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IM on Columbian

Ian Mor­timer print­ing on the Columbian press

I. M. Imprimit is the pri­vate Press of artist Ian Mor­timer. It was set up in 1969 with a sin­gle Albion hand press specif­i­cally to print the wood-cuts and wood-engravings of its founder. Type soon fol­lowed to extend the print­mak­ing work­shop to include typog­ra­phy and let­ter­press print­ing. At a time when trade let­ter­press print­ing was fast giv­ing way to off­set litho and, later, to the com­puter, it was pos­si­ble to build up a large range of foundry types, includ­ing many rare and unique type­faces, and the Press has what is prob­a­bly the largest col­lec­tion of wood poster types in the country.

The nineteenth-century iron hand-press with its unequalled ver­sa­til­ity has remained the sta­ple tool of pro­duc­tion, enabling the Press to carry out work which nei­ther power-driven machine nor com­puter could under­take (see The Hand Press, Artists’ Edi­tions, Fine Edi­tions). With the present range of six Albion presses and a large Columbian in use, I. M. Imprimit is arguably unique as a craft let­ter­press workshop.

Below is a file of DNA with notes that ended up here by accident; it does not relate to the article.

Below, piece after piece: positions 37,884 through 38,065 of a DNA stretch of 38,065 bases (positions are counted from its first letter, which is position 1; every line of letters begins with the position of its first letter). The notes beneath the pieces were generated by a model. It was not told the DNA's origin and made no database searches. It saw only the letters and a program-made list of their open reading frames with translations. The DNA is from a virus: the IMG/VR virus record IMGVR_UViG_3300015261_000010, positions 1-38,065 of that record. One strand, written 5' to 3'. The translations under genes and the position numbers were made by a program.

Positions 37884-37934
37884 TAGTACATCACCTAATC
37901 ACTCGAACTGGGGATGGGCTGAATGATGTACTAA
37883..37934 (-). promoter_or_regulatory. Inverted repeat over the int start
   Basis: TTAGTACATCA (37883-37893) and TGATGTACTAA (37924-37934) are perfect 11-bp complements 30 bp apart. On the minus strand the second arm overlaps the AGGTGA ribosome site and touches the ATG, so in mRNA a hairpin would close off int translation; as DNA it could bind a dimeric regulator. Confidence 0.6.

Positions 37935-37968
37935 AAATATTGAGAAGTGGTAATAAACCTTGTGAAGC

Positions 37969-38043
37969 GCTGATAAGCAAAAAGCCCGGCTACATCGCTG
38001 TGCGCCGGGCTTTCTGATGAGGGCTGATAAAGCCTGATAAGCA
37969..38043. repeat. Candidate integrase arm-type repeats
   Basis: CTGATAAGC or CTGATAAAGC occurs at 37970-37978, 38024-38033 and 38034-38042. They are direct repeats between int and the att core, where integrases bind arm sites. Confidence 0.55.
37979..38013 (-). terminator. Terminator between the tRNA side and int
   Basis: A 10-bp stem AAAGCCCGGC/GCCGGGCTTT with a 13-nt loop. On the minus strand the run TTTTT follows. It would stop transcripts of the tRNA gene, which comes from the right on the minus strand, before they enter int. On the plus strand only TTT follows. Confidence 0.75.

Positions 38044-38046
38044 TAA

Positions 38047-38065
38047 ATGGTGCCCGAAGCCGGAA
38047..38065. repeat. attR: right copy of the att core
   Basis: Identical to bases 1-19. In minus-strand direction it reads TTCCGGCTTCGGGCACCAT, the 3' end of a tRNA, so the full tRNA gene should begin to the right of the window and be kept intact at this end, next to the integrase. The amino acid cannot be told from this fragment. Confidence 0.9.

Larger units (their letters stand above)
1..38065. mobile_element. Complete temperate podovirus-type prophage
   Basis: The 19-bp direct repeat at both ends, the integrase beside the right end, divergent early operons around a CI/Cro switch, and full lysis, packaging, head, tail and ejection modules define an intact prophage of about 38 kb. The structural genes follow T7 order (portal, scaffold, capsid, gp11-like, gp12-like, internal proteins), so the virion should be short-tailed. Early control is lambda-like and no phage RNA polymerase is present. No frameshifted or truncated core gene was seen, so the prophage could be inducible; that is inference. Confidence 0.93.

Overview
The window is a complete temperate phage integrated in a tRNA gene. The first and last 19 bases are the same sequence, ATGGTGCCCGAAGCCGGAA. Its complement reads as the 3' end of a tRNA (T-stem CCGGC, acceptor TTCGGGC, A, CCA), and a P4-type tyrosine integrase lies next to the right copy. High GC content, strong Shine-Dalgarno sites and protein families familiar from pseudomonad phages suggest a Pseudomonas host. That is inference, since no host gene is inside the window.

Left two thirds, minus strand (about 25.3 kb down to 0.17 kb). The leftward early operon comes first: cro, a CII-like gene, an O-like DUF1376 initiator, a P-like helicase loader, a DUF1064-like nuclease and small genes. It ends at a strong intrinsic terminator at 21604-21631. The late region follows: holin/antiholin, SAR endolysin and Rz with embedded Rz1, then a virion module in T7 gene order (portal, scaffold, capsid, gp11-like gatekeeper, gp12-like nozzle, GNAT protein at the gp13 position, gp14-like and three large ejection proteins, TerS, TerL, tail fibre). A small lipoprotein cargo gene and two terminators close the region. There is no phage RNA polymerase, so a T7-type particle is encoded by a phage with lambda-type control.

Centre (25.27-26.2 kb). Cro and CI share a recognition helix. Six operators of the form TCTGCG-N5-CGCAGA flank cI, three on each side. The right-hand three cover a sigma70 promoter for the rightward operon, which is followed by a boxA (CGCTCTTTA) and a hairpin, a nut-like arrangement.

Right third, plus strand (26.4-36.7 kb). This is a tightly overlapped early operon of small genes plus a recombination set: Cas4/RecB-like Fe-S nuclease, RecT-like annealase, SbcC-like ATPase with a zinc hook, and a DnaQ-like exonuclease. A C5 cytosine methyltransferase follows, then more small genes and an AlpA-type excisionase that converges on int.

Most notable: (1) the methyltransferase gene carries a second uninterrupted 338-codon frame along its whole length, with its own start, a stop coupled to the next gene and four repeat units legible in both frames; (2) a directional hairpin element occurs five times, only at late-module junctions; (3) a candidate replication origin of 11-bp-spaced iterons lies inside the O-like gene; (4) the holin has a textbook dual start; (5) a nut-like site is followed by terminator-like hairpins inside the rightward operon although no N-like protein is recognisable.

In 1995 Ian Mor­timer was awarded the cov­eted prize, the Pre­mio Felice Feli­ciano, for the design and pro­duc­tion of the Press’ pub­li­ca­tion Orna­mented Types. In 1996 Mor­timer was appointed OBE for Ser­vices to Fine Printing.

The press-mark, a wood-engraving by Ian Mor­timer, fol­lows a time-honoured tra­di­tion of early print­ers’ marks using a rebus based on the printer’s name. In his case the image is inevitable: mort (death) and mer (sea). Because of its som­bre nature, how­ever, it has rarely been used in the Press’ productions.

This web­site is in two main areas. Print­ing and Typog­ra­phy is divided into six sec­tions show­ing the vari­ety of I. M. Imprimit’s activ­i­ties: artists’ prints, fine edi­tions, posters, cards and other ephemera. Ian Mor­timer, artist shows Ian Mortimer’s own work, rarely exhib­ited: it includes draw­ings and paint­ings, and some the black-and-white side-grain wood­cuts that led directly to the found­ing of his Press.

 

Images © Ian Mortimer